Tri­als look at pad­dock pH vari­ances

North East & Goulburn Murray Farmer - - NEWS -

TRIAL sites through­out the North East – in­clud­ing at Devenish, Lil­liput and Miepoll – are help­ing arm grow­ers with in­for­ma­tion on how much soil pH can vary within a pad­dock; and the acidic patches by ap­ply­ing lime at vari­able rates.

The ‘Spa­tial vari­abil­ity of soil acid­ity and re­sponse to lim­ing in cropped lands of the Vic­to­rian HRZ’ pro­ject, a GRDC in­vest­ment made in con­junc­tion with Agri­cul­ture Vic­to­ria, is in­vesti ing vari­able lime rates when the costs and re­turns vary.

Soil acid­ity is a ma­jor soil lim­i­ta­tion in many crop­ping soils of the HRZ, with many grow­ers lim­ing the whole pad­dock with one blan- ket rate to treat sur­face acid­ity.

How­ever, grow­ers are look­ing for a more eco­nom­i­cal way to do this.

Agri­cul­ture Vic­to­ria soil sci­en­tist Doug Craw­ford says the raw data avail­able to grow­ers on how vari­able soil pH can be is lim­ited.

“There is in­for­ma­tion avail­able from pre­vi­ous re­search about lime ap­pli­ca­tion re­sponses, how to test pH and the move­ment of lime through soils, but not a lot on within-pad­dock vari­abil­ity of pH,” he says.

The pro­ject is test­ing 10 pad­docks from dif­fer­ent high-rain­fall ar­eas of Vic­to­ria, in­clud­ing the North East, Gipp­s­land and Western Dis­tricts.

In each pad­dock, 100 soil cores have been taken in a grid pat­tern down to 30 cen­time­tres, which have then been cut into 10cm and the pH an­a­lysed in each 10cm in­cre­ment.

Mr Craw­ford says they have seen a con­sid­er­able range in soil pH val­ues across the pad­docks sam­pled so far.

“The most acidic pad­dock we have sam­pled was also the least vari­able, but in the less-acidic pad­docks, which had more vari­a­tion, there were patches which were strongly acidic,” he says.

“In ad­di­tion to the soil sam­pling we are also us­ing EM38, EM31 and GIS map­ping to help us bet­ter de­ter­mine the pH val­ues be­tween sam­ple points.

“We are also us­ing satel­lite im­agery to ex­am­ine the vari­a­tion in biomass across the crops and analysing grain yield data so we can map out soil pH and how it re­lates to crop growth.

“This will help us get a bet­ter han­dle on the eco­nomic ef­fects of vari­able-rate lim­ing.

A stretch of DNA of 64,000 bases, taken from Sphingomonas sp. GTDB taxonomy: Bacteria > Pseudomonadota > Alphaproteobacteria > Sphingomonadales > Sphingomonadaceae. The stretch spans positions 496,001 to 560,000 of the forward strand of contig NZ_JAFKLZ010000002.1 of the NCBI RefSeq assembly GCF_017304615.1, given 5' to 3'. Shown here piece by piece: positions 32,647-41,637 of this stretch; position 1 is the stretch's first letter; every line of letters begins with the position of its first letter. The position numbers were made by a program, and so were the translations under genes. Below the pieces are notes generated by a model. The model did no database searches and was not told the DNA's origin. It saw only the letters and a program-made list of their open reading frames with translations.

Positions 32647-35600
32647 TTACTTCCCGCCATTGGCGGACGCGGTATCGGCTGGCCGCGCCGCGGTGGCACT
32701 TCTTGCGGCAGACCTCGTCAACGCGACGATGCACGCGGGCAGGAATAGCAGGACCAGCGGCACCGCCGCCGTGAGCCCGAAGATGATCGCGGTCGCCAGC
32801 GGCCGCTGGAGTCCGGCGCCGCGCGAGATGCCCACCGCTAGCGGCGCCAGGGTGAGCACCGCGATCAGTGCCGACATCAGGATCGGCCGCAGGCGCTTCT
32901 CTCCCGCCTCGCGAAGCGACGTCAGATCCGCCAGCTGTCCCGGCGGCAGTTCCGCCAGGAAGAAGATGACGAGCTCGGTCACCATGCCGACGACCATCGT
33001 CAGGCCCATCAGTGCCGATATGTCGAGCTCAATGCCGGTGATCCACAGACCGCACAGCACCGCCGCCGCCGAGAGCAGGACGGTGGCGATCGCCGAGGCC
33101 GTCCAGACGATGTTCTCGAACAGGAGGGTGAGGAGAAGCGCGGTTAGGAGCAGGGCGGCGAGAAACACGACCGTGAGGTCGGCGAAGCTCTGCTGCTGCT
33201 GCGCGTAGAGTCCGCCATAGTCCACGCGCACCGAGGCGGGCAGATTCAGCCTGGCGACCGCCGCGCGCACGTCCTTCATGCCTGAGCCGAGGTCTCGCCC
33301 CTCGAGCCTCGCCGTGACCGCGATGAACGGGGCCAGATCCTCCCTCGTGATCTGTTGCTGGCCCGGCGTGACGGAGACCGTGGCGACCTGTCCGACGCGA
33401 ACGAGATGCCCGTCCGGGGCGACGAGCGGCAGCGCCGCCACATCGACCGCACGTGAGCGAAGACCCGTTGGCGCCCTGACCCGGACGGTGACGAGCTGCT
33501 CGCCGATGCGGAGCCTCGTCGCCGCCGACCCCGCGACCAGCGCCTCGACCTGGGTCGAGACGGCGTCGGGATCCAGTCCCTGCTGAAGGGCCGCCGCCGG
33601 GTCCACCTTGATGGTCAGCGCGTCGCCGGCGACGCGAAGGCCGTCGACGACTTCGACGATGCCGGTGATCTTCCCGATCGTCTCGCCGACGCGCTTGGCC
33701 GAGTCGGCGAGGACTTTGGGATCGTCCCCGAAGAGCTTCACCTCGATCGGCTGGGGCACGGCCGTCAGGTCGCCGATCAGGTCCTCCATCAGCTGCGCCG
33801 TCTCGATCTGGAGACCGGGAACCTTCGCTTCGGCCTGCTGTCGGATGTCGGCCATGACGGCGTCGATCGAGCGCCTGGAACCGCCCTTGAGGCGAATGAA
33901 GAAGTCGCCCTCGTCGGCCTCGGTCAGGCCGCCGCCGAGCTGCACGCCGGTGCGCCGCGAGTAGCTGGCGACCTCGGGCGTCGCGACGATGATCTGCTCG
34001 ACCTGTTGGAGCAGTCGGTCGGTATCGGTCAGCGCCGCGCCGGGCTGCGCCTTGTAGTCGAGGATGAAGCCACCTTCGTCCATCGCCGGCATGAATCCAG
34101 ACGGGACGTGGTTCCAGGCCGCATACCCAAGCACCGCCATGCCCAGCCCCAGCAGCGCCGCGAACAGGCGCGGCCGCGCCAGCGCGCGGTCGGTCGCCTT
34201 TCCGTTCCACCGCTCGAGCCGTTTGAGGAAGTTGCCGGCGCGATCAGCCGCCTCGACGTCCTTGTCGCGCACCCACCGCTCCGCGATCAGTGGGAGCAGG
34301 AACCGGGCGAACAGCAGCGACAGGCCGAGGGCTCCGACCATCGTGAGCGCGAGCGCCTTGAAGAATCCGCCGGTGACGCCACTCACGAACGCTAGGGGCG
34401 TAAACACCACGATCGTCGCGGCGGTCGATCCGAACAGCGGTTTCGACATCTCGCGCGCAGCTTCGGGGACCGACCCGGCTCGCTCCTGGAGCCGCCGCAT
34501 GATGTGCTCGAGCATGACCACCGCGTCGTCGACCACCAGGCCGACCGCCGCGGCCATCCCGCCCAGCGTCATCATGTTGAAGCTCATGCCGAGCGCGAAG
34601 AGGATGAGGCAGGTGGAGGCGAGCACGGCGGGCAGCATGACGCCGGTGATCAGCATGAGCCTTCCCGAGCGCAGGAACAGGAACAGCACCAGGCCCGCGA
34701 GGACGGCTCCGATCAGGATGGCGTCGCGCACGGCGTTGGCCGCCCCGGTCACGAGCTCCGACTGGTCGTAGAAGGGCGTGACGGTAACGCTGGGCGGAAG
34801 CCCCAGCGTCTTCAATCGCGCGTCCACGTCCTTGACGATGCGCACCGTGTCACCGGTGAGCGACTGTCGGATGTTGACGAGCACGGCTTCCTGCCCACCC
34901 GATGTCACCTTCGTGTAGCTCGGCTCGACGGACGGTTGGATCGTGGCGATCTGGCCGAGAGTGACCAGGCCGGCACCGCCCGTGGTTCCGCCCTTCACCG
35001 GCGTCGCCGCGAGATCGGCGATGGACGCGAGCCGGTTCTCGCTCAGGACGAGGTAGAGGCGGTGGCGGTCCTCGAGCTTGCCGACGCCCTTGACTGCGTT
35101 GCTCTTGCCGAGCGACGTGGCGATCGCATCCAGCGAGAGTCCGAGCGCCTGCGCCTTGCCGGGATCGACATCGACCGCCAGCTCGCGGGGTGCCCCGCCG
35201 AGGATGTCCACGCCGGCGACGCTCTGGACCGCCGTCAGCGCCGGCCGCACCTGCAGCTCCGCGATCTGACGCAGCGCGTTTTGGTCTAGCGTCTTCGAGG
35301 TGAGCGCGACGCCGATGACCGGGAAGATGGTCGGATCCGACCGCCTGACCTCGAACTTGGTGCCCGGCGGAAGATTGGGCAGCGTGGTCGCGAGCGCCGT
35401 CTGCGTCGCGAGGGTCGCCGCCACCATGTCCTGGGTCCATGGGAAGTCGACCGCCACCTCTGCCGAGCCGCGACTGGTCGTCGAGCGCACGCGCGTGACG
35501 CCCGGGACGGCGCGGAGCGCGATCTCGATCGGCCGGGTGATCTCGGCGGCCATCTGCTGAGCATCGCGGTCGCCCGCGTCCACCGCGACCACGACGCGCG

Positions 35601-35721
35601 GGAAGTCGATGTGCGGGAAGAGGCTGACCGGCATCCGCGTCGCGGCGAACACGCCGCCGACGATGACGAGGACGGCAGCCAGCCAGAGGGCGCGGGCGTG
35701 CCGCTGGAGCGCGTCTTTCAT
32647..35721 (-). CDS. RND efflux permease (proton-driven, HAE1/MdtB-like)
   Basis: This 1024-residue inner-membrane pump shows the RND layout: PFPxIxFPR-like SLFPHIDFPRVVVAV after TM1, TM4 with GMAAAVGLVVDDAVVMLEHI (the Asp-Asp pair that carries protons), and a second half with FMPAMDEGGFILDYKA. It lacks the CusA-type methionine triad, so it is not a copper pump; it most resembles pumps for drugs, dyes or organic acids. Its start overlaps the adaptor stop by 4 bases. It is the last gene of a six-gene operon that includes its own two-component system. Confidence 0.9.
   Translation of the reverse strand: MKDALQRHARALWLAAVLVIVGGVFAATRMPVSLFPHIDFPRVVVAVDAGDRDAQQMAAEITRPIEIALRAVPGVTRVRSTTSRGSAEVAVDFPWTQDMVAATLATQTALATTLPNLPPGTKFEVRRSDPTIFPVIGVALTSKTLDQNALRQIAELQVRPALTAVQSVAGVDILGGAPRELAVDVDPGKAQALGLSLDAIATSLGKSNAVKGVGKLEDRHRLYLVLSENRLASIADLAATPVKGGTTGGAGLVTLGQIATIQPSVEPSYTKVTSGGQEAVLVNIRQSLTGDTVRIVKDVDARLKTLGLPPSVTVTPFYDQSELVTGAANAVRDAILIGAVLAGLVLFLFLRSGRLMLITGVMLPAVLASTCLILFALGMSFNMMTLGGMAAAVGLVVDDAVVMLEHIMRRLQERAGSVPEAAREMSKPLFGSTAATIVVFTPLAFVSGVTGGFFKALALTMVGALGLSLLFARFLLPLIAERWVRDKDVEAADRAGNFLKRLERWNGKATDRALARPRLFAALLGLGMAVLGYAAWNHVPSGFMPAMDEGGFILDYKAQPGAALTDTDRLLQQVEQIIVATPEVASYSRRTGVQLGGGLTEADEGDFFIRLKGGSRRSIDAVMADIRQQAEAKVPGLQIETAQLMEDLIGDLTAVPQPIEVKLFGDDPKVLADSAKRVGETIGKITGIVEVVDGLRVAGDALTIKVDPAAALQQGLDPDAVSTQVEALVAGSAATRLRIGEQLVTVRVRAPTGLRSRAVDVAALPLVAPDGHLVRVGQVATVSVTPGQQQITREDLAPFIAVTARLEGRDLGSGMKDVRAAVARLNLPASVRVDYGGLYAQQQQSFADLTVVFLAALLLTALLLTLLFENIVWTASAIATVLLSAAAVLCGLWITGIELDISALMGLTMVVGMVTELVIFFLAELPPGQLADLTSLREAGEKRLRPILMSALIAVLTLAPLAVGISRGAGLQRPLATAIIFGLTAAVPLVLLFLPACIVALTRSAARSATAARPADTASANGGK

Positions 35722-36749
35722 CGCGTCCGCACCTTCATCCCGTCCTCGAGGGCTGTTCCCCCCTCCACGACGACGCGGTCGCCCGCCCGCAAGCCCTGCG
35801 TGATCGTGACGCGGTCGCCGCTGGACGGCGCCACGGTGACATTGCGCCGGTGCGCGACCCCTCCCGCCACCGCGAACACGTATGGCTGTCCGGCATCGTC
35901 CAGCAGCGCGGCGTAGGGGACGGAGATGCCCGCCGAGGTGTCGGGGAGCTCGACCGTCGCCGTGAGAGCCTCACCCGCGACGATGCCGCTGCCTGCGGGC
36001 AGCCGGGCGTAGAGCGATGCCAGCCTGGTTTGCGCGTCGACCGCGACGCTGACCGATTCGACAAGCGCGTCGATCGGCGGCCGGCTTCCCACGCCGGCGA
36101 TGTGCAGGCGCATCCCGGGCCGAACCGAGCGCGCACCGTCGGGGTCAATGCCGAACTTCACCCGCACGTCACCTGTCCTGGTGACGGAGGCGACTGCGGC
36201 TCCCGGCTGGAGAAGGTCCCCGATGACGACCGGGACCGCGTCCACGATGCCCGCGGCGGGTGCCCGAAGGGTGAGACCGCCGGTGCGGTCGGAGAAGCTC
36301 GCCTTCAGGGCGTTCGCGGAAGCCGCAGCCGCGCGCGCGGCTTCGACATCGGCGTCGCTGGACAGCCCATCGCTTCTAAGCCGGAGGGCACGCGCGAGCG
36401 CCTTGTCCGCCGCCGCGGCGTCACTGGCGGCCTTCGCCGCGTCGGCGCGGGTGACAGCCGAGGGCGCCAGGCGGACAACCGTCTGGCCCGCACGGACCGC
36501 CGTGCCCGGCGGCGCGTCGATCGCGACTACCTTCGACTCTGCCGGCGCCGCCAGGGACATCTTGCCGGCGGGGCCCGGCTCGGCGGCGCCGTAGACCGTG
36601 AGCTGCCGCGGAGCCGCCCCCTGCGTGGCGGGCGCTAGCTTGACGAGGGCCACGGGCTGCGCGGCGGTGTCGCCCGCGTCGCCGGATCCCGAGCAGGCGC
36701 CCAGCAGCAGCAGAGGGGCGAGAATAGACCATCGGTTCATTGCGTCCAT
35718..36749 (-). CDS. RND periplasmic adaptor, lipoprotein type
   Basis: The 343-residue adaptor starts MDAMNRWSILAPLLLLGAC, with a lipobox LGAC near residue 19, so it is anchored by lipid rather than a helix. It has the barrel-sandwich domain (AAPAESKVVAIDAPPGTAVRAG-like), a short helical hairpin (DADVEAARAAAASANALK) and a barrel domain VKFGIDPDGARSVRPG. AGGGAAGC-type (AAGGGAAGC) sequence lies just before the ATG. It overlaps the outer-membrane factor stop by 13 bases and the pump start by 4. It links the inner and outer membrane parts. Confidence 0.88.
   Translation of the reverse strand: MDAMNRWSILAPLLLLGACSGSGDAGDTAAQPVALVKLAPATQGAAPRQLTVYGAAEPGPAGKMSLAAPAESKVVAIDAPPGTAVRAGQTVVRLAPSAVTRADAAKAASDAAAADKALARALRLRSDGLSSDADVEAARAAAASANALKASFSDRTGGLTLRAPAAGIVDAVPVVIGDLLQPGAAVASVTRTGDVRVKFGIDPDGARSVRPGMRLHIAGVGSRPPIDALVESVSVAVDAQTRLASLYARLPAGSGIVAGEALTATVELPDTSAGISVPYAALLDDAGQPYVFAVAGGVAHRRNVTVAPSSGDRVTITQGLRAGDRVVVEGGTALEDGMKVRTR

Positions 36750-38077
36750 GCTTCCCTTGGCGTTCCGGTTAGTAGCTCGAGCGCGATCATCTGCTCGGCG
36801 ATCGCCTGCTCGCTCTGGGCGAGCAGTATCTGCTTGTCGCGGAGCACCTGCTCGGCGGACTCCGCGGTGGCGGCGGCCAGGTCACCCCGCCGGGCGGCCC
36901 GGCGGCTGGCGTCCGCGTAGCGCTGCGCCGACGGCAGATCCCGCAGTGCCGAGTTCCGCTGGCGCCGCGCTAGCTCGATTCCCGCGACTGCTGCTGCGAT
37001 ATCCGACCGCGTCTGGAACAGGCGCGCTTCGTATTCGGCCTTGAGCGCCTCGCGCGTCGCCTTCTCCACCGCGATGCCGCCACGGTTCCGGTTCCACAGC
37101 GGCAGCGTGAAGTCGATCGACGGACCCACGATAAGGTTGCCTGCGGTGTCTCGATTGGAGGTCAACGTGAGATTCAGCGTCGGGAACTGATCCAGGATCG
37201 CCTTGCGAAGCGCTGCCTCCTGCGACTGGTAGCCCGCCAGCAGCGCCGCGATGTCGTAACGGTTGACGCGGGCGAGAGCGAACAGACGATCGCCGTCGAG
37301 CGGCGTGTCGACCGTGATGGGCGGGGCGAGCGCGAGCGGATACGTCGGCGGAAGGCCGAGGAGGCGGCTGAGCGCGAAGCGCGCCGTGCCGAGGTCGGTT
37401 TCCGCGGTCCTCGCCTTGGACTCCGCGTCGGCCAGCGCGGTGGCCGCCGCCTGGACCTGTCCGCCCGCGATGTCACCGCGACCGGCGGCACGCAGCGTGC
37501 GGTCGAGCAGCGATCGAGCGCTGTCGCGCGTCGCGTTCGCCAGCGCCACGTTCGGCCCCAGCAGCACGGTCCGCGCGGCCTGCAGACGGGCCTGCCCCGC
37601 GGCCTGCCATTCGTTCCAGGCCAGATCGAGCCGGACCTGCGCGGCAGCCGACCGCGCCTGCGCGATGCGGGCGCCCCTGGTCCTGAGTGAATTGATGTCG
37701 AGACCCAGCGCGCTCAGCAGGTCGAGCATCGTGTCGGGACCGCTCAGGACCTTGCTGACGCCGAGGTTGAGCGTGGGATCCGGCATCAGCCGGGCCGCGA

“In that eco­nomic anal­y­sis we also con­sider the ex­tra cost of get­ting pH mapped and con­sider the ex­tra sav­ings from not lim­ing the parts of the pad­dock that don’t need it.”

The pro­ject will con­clude next year.

It aims to re­duce the uncer­tainty in lime de­ci­sion-mak­ing in the HRZ and en­able grow­ers to bet­ter man­age risks, both to farm

This story is reprinted from GRDC GroundCover, is­sue 137.

PHOTO: Doug Craw­ford

TRI­ALS UN­DER WAY: Acid­ity is a ma­jor lim­i­ta­tion in many crop­ping soils in the North East, with many grow­ers lim­ing the whole pad­dock with one blan­ket rate to treat sur­face acid­ity to try to over­come the con­straint. Re­search con­sid­er­ing the vari­ances are now un­der way at Devenish, Lil­liput and Miepoll.

THIS month, we take a look at some of those who work tire­lessly be­hind the scenes at the Ellinbank Re­search Cen­tre.Re­searcher Pro­file: Meaghan Dou­glas.Job ti­tle: Re­search Sci­en­tist with Agri­cul­ture Vic­to­ria.How long have you worked at Ellinbank: Four years.Qual­i­fi­ca­tions: Bach­e­lor of Science (Hon­ours).Where stud­ied: The Uni­ver­sity of Mel­bourne.Cur­rent field of re­search: Dairy cow nu­tri­tion. I am two years into a PhD in­ves­ti­gat­ing the nu­tri­tive and ru­me­nal degra­da­tion char­ac­ter­is­tics of peren­nial rye­grass pas­ture through­out the year, in or­der to for­mu­late op­ti­mal sup­ple­men­tary grain ra­tions for graz­ing dairy cows.

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